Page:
Small 4to., (230 x 238 mm), pp. x, 386, approx. 400 illustrations; cloth-bound with pictorial dust-jacket.
US $104 €88
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History of Photography in China: Chinese Photographers 1844-1879.
This book is the ﬁrst extensive survey of early Chinese photographers in any language. It is profusely illustrated with more than 400 photographs, many of which are published here for the ﬁrst time, including a ﬁne selection of Foochow landscapes from the studios of Lai Fong, China’s leading photographer during this period, and Tung Hing. Early chapters introduce the historical milieu from which the earliest Chinese photographers emerged and illuminate the beginnings of photography in China and contemporary Chinese reactions to its introduction.
Early Chinese commercial photography – both portrait and landscape – are also discussed with reference to similar genres in a more international context. Individual chapters are devoted to Chinese photographers in Peking, Hong Kong, Canton, Shanghai, Foochow, Amoy, Hankow, Tientsin and other ports, Macau and Formosa. These are followed by a series of appendices: writings on photography in China by John Thomson and Isaac Taylor Headland and an invaluable guide to the identiﬁcation of photographs from the Afong Studio. It concludes with an extensive bibliography, general and regional chronologies, and a biographical index.
View the index to this three-part series here. The 1st volume (History of Photography in China 1842-1860) is introduced here and the 2nd volume (Western Photographers in China 1861–1879) here.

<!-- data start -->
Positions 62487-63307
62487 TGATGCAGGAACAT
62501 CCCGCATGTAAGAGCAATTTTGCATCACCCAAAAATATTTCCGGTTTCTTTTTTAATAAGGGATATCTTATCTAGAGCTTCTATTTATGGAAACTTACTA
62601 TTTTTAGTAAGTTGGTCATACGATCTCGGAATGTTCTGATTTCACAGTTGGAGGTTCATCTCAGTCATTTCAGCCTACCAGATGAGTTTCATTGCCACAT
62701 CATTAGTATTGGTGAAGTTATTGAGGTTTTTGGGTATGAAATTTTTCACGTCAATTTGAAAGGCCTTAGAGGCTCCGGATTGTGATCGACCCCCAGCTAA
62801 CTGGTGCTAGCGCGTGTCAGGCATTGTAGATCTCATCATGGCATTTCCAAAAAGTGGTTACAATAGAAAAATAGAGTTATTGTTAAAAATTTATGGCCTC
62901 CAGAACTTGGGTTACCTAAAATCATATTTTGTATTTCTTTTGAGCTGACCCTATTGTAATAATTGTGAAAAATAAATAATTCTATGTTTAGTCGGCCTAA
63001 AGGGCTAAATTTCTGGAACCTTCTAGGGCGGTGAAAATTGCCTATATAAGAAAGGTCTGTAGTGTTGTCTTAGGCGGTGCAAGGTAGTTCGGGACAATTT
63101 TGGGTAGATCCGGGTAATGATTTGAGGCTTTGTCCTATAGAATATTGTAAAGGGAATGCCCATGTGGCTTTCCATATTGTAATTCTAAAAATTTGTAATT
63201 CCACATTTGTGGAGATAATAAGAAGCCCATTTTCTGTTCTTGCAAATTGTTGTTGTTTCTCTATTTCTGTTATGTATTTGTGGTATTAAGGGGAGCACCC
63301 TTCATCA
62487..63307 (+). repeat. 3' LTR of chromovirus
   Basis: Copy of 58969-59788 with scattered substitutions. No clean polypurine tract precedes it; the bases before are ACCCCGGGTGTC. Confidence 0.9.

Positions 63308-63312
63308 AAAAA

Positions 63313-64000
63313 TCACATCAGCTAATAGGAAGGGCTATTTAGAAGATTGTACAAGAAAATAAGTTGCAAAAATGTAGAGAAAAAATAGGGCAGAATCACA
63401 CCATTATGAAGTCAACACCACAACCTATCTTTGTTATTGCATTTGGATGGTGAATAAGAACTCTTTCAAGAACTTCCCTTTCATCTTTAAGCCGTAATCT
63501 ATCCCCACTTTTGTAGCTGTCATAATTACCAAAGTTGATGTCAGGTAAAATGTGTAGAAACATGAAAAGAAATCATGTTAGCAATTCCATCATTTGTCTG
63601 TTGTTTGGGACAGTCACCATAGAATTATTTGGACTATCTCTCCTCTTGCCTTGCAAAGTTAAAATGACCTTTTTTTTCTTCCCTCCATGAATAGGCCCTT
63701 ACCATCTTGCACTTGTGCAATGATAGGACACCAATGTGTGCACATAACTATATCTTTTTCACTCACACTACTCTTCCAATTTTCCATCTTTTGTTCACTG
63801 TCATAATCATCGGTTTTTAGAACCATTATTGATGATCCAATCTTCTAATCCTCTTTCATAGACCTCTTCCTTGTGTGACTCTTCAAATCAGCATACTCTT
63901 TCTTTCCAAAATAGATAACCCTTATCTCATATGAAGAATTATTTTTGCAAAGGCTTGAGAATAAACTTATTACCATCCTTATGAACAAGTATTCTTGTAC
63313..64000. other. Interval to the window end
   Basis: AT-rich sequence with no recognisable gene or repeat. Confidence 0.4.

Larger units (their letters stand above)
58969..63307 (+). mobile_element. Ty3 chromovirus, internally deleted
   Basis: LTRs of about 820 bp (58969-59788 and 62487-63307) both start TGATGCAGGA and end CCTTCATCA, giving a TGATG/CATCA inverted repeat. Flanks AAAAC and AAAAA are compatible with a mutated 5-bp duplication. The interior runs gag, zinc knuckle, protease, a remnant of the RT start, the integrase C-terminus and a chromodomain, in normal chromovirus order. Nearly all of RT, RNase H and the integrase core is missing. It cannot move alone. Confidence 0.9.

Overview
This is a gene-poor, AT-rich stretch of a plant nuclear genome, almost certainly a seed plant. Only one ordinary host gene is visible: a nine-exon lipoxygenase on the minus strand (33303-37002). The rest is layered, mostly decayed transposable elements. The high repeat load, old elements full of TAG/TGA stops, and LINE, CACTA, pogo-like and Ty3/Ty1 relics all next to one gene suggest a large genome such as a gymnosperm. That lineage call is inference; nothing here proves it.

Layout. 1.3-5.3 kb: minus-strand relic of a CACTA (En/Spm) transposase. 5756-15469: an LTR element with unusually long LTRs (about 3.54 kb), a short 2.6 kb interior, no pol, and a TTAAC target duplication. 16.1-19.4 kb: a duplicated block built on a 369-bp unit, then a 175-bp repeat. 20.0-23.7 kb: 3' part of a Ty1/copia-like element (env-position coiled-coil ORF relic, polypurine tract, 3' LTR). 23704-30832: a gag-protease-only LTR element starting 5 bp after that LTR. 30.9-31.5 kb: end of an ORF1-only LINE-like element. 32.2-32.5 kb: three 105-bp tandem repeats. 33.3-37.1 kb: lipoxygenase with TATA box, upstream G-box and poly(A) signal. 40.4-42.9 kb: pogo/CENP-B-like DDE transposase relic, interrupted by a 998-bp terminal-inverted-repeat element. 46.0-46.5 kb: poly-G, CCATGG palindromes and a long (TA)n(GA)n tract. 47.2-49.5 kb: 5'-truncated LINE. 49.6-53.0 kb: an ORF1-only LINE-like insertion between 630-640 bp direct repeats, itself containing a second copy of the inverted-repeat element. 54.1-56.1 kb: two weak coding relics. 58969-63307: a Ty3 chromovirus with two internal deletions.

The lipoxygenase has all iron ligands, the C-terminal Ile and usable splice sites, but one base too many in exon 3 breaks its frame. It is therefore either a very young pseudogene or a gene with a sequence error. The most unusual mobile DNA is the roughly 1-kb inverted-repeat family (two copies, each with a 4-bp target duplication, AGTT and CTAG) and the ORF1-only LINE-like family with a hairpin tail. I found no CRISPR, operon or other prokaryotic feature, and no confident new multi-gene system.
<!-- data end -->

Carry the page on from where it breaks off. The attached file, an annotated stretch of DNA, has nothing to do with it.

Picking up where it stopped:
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VALENTINE, James (photographer).
Album of Scottish views, mainly of Stirling and surroundings.
A handsome example of a topographical view album by the Scottish photographer James Valentine, focusing on Stirling and the surrounding areas.
The images include ‘Stirling Castle from King’s Knott’ and several other views of Stirling Castle, ‘Vale of Monteith from Stirling’; ‘Bruce statue looking to Wallace’; ‘Windings of the Forth and Abbey Craig, Stirling’; ‘King Street, Stirling’; ‘Cambuskenneth Abbey and tomb of James III’; ‘Field of Bannockburn from Gillies Hill’; ‘On the Allan Water’; ‘Kier House’; ‘Dunblane Cathedral from river’; ‘Doune Castle’; ‘Callander from west’; ‘Silver Strand, Loch Katrine’; ‘Ellen’s Isle and Ben Venue, Loch Katrine’; ‘Luss Pier, Loch Lomond’; ‘Camstradden Bay, Loch Lomond’; and ‘Inversnaid Falls’.
James Valentine (1815–1879) was an engraver and photographer from Dundee who was one of the original members of the Edinburgh Photographic Society, founded in 1861. By the end of the 1850s he had established himself as a portrait photographer and then, after instruction under Francis Frith in Reigate, Surrey, he began to photograph landscapes as well.
He converted a barouche into a mobile dark-room and travelled around Scotland building a portfolio of topographical views which brought him to Queen Victoria’s attention in 1864 and eventually led to him being granted a royal warrant in late 1867. As ‘photographer to the Queen’ he sold individual albums, such as the present one, for prices ranging from half a guinea to 12 guineas aimed at upper and middle class tourists. James Valentine had two sons who followed him into the business and were constantly experimenting with new techniques; the firm became the longest-running photographic publishers in Britain.
Bôrô-boedoer op het eiland Java.
The first edition of the text volume only of this monumental work on the Javanese temple of Borobudur, the largest Buddhist temple in the world.